Compared to the year before the procedure, at 1-year postadenotonsillectomy follow-up, there was a % reduction in acute asthma exacerbations and a % reduction in acute status asthmaticus ( P < for both). [ 68 , 69 ] In addition, asthma-related emergency department visits were reduced by % and asthma-related hospitalizations by %. Patients who underwent the procedure also had significantly fewer refills of several asthma medications. In contrast, no significant reductions were observed in any of these outcomes among children who did not undergo adenotonsillectomy. [ 68 , 69 ]
Studies on corticosteroids tend to lean toward the extreme use, rather than the average use. For example, some studies look at corticosteroids for extreme and rarer cases of eczema. This makes it harder to research what long-term studies are out there on steroid use. To complicate things further, corticosteroids can be oral, topical, injected, or inhaled, and this dramatically changes the benefits and risks, and in turn the short-term and long-term effects. Speak with your doctor and pharmacist on what, if any, long-term studies out there are relevant to your own medical treatment.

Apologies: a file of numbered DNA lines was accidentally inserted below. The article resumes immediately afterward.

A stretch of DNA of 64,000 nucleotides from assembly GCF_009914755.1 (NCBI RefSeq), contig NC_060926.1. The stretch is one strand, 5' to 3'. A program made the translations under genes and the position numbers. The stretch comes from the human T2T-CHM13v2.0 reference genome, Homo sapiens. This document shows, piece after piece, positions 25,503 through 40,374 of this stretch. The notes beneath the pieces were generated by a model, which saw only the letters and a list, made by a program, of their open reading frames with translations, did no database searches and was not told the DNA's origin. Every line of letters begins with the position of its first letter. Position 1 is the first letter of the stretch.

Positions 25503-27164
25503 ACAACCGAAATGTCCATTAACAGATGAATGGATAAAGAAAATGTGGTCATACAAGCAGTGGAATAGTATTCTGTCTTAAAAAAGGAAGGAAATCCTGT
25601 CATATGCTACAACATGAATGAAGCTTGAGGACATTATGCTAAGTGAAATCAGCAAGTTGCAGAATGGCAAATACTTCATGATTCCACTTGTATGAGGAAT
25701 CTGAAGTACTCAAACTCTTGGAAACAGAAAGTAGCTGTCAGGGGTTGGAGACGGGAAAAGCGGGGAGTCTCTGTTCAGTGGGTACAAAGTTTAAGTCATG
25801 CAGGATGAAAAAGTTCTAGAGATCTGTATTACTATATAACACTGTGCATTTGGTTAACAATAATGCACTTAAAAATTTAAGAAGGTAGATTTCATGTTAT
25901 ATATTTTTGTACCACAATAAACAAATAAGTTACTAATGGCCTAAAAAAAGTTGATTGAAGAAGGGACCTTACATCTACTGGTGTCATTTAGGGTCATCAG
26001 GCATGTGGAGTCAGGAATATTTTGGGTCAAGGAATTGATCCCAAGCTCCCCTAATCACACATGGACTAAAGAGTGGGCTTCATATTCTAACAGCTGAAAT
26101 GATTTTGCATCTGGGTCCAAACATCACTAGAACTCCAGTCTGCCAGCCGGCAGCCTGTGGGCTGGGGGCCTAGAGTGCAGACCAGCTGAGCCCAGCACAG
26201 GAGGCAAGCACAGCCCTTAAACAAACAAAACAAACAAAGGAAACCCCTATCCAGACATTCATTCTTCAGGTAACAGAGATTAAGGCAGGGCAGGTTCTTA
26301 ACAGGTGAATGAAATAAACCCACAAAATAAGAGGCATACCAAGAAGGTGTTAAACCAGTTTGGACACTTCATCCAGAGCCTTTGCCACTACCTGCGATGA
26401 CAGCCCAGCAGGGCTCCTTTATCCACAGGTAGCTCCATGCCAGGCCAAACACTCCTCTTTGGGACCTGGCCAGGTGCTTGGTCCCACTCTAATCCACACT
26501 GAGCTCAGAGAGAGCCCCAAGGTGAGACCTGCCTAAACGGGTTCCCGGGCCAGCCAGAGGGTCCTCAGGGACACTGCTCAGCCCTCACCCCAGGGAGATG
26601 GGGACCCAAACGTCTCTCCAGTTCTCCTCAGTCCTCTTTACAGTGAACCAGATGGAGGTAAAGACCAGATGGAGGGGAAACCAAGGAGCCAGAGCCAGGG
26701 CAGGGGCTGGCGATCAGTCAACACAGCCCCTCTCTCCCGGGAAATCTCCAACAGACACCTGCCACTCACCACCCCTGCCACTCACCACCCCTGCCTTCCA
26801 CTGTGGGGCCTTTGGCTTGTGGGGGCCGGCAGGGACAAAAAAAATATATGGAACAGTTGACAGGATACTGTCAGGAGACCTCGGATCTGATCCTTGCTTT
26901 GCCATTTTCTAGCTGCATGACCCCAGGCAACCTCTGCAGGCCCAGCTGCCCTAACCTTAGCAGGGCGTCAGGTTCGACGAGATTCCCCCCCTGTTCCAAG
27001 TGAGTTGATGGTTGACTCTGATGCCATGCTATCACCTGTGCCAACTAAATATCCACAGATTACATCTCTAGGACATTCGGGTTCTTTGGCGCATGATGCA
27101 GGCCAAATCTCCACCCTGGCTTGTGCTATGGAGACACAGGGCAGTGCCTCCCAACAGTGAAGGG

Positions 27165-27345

The most common side effect of topical corticosteroid use is skin atrophy. All topical steroids can induce atrophy, but higher potency steroids, occlusion, thinner skin, and older patient age increase the risk. The face, the backs of the hands, and intertriginous areas are particularly susceptible. Resolution often occurs after discontinuing use of these agents, but it may take months. Concurrent use of topical tretinoin (Retin-A) % may reduce the incidence of atrophy from chronic steroid applications. 30 Other side effects from topical steroids include permanent dermal atrophy, telangiectasia, and striae.